The tilt motor 145 is attached to the gearhead housing 119 by means of attachment screws 159. Initially, the tilt hand wheel 15 (FIG. 1) is removed (disengaged) from the hub 161 (and specifically the manual tilt gear drive interface) and set to the side for the moment. Then, the tilt motor drive shaft (not shown) is engaged with the manual tilt gear drive interface associated with the hub 161, in the same manner as the tilt hand wheel shaft was previously engaged, so that the tilt motor can rotate the tilt drive gear mechanism within the housing 119, thereby permitting the operator to control the movement of the camera on the tilt axis. Then the screws 159 are inserted into the provided registered mounting holes and tightened to secure the tilt motor 145 on the housing.
Both the pan and tilt motors, in the preferred embodiment, are servo motors available from Pittman, Inc.
In the preferred embodiment, both the pan motor drive shaft 163 and the tilt motor drive shaft do not directly engage the pan or tilt drive gear mechanisms, respectively, within the housing 119. The preferred drive system is illustrated with respect to the pan motor, and it will be understood that this system, though not illustrated in the drawing, is preferred for, the tilt motor as well. In particular, a timing belt 165 is supplied which is connected between the drive shaft 163 and a timing pulley 166 which is associated with a gearhead coupling 167. Initially, the pan hand wheel 17 (FIG. 1) is removed (disengaged) from the hub 169 (and specifically the manual pan gear drive interface) and set to the side for the moment. Then, the gearhead coupling 167 is engaged with the manual pan gear drive interface associated with the hub 169, in the same manner as the pan hand wheel shaft was previously engaged, so that the pan motor can rotate the pan drive gear mechanism within the housing 119, thereby permitting the operator to control the movement of the camera on the pan axis. Then, the screws 171 are inserted into the provided registered mounting holes and tightened to secure the pan motor 153 on the housing. A cover for the timing belt and gearhead coupling arrangement is preferably provided, for appearance as well as protection of the drive mechanism components.
An umbilical cable 175 is coupled to the umbilical signal input, and a camera power and remote cable 177 is coupled to the camera power and remote output jack 131 for reasons that will become clear hereinbelow.
Now referring particularly to FIG. 2, the remainder 111 b of the inventive geared head system is illustrated. A control console 179 is provided, which may advantageously be placed at a selected location spaced from the location of the camera and gearhead housing 119, so that the operator need not be placed at safety risk or in an uncomfortable situation. The control console 179 includes a tilt input/receiver 181 and a pan input/receiver 183. The tilt hand wheel 15 from the original prior art system 11, which was previously set aside, is installed onto the tilt input/receiver 181 using a hand wheel attachment screw 184. Similarly, the pan hand wheel 17 is installed onto the pan input/receiver 183 using a second hand wheel attachment screw 184. A control panel 185, which will be discussed in greater detail in connection with FIG. 3, is disposed on a front face 187 of the control console 179. Atop the control console 179 is disposed a video monitor 189, though, since it is a separate element, it may be placed in any desired location, including locations remote from the control console 179. The system 111 also includes a record/playback module 191.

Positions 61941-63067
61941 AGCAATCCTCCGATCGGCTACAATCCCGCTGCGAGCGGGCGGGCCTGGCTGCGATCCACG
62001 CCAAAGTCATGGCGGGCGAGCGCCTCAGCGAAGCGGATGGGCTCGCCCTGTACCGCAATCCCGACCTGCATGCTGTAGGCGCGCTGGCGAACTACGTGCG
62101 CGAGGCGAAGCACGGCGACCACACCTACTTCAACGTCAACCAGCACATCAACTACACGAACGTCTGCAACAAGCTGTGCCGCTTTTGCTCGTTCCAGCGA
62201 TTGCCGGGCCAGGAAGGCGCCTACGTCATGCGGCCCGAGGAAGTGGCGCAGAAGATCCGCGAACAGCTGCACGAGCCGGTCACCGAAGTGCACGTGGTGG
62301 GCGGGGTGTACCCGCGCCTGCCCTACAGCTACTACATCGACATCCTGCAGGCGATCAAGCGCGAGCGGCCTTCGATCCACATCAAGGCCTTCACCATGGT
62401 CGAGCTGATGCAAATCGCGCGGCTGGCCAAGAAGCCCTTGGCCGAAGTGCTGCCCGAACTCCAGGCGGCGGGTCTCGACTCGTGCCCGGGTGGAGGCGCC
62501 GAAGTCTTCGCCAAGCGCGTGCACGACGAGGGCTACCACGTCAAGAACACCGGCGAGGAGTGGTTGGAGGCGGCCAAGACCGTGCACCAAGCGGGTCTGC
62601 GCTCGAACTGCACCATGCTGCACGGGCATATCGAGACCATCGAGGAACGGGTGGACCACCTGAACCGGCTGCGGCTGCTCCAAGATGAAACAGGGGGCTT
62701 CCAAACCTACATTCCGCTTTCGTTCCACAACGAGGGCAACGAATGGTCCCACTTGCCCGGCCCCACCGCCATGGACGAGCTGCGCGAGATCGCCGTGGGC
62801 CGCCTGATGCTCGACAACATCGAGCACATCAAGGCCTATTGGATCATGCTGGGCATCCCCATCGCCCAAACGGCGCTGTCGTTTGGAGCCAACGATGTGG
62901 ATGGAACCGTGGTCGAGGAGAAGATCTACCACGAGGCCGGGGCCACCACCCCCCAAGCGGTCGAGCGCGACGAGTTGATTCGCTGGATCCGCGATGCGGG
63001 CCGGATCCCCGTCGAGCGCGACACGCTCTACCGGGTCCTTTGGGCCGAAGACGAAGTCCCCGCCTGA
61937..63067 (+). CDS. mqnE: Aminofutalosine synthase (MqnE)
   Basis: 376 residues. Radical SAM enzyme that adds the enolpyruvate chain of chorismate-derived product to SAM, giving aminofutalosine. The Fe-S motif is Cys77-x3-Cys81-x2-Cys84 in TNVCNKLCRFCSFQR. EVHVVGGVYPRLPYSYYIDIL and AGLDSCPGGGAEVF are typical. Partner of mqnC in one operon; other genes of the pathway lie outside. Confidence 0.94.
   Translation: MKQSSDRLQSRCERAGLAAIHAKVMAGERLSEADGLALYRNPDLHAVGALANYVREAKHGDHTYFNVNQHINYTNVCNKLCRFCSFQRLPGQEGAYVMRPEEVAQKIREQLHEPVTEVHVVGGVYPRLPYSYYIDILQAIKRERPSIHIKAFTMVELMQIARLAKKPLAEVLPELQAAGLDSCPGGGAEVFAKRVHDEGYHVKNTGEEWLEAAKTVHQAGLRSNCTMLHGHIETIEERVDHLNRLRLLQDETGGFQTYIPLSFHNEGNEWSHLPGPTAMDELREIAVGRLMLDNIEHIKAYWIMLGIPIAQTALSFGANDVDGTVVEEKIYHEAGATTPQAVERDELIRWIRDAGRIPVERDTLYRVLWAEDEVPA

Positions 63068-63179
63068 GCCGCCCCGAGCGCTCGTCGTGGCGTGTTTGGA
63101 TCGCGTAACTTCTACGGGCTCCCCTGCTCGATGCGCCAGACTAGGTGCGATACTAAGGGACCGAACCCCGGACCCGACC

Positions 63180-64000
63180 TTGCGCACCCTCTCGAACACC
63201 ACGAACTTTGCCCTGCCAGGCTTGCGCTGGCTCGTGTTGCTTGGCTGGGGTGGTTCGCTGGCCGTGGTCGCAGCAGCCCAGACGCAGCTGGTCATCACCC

A power cable 193 is connected to the control console 179 for providing electrical power to the system 111. The umbilical cable 175 is connected to the console 179 via a jack 195, for providing a control signal from the control console 179 to the signal split box 123 (FIG. 4). A video monitor cable 197 is connected between a 12 volt output 199 on the control console 179 and the video monitor 189. The record/playback module 191 is attached to the control console 179 at jack 201 via cable 203. A bloop light 205 may be attached to the record/playback module 191 via a cable 207.
The control console 179 further preferably includes a PC output jack 209 and handwheel reversing switches 211, and a camera power input 213, to which are attached the distal ends 213, 215 of the camera power and remote cable 177 (FIG. 4). The record/playback module 191 includes thereon a record switch 217, a playback and first position switch 219, a stop switch 221, a record indicator 223, a playback indicator 225, a memory occupied indicator 227, and a first position indicator 229.
Now with particular reference to FIG. 3, an enlarged version of the control panel 185 of FIG. 2 is illustrated. On the panel 185 are disposed a power switch and circuit breaker 231, a tilt on/off switch 233, a pan on/off switch 235, a voltage monitor 237, a tilt gear speed selector 239, a pan gear speed selector 241, an upper soft stop switch 243, a left soft stop switch 245, a lower soft stop switch 247, a right soft stop switch 249, a camera on/off switch 251, and LED status indicators 253.